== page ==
Low kH/gH, high pH - The Planted Tank Forum
 
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post #1 of 7 (permalink) Old 09-02-2015, 12:39 PM Thread Starter
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Low kH/gH, high pH

Hello,

I'm setting up a new planted aquarium (eventually with fish too) at a new home and trying to figure out what to do with my water parameters. All of our water that's accessible goes through a water softener, and, as one might expect, the waters tests at low kH (1 dKh) and no measurable gH (green immediately on the API test). The odd thing is that it also tests at a high pH -- it's off the scale of the normal pH test, meaning 7.6 or more. I need to pick up a high pH test to double check, but regardless, the pH is higher than I'd like it (I was hoping to keep Bolivian rams along with tetras and corydoras). 7 or so would be fine, but if it's around 8, that seems problematic at least for the rams.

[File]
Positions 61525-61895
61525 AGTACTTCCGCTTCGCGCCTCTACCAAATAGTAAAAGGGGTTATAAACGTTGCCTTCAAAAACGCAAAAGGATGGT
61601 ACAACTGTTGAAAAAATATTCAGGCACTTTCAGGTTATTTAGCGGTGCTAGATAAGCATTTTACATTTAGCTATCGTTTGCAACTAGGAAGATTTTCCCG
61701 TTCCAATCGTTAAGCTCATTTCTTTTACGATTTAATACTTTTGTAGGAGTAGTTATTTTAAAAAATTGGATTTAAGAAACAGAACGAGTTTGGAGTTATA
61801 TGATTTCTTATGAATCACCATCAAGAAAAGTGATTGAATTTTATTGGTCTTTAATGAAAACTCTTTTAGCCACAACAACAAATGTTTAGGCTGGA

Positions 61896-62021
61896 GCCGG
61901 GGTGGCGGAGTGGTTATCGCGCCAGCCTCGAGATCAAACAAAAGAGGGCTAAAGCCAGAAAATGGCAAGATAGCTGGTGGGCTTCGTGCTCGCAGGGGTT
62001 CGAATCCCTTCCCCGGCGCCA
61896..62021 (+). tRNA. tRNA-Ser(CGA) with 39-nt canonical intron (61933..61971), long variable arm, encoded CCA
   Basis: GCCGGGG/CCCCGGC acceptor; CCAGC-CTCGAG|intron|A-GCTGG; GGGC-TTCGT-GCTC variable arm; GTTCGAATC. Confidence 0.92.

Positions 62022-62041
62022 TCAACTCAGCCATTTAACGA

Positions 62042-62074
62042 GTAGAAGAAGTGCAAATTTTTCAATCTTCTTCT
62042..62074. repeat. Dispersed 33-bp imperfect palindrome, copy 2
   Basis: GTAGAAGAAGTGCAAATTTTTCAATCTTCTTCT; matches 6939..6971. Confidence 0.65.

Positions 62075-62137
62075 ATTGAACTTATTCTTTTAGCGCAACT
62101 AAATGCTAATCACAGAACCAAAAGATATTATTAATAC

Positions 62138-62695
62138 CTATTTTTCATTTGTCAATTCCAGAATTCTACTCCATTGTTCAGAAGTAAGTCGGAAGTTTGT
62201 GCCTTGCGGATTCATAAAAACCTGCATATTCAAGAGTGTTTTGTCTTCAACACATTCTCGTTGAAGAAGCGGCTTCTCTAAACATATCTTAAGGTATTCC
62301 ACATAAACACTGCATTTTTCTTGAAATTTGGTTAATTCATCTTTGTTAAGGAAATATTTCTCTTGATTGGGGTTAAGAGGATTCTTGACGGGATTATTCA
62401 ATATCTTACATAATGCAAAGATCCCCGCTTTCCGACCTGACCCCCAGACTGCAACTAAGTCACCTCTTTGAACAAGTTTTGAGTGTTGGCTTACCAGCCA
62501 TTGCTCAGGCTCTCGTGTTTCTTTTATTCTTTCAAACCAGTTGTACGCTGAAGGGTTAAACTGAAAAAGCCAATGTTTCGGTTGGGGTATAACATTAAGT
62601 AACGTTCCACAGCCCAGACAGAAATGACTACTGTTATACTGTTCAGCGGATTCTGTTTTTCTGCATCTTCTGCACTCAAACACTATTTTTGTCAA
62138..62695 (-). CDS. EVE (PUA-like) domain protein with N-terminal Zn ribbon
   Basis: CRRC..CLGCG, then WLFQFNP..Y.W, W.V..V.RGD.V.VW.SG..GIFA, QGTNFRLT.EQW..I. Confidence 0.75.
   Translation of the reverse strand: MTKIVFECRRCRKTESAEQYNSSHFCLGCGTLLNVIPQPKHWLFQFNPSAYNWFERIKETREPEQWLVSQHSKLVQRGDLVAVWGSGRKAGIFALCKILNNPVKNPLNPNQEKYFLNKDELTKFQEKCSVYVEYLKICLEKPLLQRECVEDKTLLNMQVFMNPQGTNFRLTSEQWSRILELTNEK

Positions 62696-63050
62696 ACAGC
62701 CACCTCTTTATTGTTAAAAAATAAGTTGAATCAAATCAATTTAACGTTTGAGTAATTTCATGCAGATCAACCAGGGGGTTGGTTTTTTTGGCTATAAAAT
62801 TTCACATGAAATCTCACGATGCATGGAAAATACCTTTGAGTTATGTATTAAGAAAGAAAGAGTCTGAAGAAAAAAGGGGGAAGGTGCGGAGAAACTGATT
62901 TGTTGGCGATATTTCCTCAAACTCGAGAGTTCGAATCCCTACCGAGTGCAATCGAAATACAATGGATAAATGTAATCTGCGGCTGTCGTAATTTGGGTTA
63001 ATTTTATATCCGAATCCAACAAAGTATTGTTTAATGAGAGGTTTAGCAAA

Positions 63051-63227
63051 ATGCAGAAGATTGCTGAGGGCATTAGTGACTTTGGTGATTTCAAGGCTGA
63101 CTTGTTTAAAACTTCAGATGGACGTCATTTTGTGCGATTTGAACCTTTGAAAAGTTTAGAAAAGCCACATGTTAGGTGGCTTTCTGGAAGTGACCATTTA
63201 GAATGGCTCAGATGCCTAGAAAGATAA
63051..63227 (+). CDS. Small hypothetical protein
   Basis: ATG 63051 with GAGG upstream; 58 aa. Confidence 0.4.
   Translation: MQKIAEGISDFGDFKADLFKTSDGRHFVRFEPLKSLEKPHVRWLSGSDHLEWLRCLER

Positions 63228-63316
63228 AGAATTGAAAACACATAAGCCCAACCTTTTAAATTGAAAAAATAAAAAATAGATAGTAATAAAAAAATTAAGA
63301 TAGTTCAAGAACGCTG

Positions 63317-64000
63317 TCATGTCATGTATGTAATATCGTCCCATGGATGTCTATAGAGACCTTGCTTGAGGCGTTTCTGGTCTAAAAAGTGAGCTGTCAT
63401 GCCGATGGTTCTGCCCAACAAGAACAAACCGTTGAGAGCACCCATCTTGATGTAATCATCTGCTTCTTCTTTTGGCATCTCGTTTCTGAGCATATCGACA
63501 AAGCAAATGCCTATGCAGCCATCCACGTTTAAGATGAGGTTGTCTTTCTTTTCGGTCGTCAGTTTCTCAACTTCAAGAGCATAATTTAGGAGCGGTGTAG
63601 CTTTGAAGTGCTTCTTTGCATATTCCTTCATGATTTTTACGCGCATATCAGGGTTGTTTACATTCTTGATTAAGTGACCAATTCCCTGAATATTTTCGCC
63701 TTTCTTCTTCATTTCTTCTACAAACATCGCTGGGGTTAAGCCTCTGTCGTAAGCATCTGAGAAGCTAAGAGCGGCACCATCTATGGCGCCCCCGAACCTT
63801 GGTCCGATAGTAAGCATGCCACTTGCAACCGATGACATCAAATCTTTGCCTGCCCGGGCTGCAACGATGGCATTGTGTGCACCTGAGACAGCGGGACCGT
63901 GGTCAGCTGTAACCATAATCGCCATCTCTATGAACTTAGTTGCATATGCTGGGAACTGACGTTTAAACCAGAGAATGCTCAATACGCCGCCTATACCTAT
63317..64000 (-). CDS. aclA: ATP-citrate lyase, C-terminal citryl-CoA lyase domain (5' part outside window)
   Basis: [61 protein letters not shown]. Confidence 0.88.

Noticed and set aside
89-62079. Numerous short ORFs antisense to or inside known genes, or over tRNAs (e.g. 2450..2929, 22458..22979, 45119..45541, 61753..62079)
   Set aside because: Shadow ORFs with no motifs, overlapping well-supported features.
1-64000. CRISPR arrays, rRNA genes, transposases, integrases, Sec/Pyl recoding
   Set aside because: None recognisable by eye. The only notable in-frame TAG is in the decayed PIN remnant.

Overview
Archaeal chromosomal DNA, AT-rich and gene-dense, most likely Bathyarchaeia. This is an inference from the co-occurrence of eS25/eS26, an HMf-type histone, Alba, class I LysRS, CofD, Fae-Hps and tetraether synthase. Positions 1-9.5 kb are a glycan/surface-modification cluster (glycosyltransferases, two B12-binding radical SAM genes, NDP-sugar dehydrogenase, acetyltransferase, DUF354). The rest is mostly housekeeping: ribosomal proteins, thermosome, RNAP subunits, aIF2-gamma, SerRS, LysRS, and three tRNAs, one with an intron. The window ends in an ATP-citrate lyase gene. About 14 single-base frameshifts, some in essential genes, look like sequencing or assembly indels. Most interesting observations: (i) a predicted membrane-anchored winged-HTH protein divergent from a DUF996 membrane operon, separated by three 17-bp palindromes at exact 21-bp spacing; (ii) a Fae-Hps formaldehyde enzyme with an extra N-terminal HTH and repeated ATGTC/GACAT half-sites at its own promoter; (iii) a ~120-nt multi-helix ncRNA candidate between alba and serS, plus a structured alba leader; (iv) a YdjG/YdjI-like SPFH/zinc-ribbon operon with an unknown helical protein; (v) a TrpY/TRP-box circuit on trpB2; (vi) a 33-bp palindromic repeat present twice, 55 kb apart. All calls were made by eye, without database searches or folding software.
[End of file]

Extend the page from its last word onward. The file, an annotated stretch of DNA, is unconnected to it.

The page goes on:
We also have RO water, though doing water changes with that seems like it would be a pain (just a small spigot at our kitchen sink, so I'd have to wait forever to get 5-6 gallons for changing water in my 38-gallon tank). The RO water tests at a pH below 7 (around 6.5).

Obviously the first step is to test with a high-pH kit to see what I'm working with, but assuming pH is in the 8 range, how should I go about filling my tank and doing water changes? Equilibrium seems like a no-brainer for the gH (shoot for around 3-6 degrees?), and I suppose regularly dosing Flourish Excel will drop pH a little (right?). But I worry that using other products to get the pH down will be a headache given the low kH; swings and crashes worry me. Anyone have any success with products like Seachem Acid Buffer (which I suppose I'd have to use in conjunction with the Alkaline Buffer, since Acid Buffer says it works by converting kH, and I don't have much of that in my water)? Peat in the filter? Or, though not ideal (time wise), would it work to do water changes with RO water, add Equilibrium, and call it a day? Or do I need to buffer kH too? And wouldn't that raise pH pretty quickly?